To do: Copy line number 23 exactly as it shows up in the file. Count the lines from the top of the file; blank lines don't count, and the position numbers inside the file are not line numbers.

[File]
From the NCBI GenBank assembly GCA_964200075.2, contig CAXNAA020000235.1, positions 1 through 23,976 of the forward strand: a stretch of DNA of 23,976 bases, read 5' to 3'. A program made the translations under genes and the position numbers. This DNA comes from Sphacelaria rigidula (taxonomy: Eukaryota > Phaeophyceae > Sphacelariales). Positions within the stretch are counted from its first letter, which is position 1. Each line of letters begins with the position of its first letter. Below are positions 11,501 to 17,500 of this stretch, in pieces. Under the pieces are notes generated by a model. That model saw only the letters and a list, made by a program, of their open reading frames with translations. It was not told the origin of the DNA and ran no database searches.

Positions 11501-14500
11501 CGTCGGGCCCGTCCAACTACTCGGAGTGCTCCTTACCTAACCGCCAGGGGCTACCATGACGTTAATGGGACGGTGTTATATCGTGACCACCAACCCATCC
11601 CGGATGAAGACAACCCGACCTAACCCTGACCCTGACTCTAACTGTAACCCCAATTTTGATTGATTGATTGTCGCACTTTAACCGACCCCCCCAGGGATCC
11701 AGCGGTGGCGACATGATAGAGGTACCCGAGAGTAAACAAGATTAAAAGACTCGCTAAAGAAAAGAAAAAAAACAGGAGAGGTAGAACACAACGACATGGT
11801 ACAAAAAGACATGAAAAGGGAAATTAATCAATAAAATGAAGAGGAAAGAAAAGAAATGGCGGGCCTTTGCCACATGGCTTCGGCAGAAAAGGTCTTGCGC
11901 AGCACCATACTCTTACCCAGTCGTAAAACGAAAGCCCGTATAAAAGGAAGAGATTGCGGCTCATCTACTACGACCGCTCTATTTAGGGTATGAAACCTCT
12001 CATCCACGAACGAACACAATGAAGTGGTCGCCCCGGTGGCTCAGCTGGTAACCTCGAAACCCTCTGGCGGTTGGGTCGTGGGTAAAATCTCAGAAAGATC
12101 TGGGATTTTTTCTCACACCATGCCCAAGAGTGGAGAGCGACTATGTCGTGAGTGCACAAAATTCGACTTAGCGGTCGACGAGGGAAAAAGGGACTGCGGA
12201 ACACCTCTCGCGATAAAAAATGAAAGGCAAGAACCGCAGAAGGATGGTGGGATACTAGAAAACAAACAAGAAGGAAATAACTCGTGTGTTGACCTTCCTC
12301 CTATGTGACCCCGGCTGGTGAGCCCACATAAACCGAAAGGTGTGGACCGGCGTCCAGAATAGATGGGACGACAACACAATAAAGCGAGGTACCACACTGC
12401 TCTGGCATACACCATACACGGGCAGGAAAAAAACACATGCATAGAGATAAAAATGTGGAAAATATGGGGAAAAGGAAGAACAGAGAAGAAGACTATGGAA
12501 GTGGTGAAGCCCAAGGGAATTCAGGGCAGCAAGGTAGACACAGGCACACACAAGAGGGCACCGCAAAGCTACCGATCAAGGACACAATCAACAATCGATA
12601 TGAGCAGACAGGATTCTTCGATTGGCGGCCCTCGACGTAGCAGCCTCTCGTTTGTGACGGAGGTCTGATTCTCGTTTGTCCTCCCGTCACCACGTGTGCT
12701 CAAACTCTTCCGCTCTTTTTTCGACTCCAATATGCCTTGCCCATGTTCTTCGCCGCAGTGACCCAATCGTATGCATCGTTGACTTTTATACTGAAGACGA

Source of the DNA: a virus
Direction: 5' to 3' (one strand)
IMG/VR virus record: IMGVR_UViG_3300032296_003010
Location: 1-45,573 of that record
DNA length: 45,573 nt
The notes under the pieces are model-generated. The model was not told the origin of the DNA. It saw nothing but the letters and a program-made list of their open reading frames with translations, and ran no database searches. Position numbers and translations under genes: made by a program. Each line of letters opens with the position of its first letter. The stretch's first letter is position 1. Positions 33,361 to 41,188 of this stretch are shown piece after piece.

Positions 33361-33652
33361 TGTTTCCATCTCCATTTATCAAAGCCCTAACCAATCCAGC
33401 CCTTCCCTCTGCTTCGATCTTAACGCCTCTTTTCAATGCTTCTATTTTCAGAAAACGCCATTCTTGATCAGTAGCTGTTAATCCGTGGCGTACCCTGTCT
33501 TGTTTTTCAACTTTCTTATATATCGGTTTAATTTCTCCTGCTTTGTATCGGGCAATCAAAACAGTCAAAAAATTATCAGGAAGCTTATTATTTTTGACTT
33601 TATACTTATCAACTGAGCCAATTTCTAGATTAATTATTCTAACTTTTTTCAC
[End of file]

33361 TGTTTCCATCTCCATTTATCAAAGCCCTAACCAATCCAGC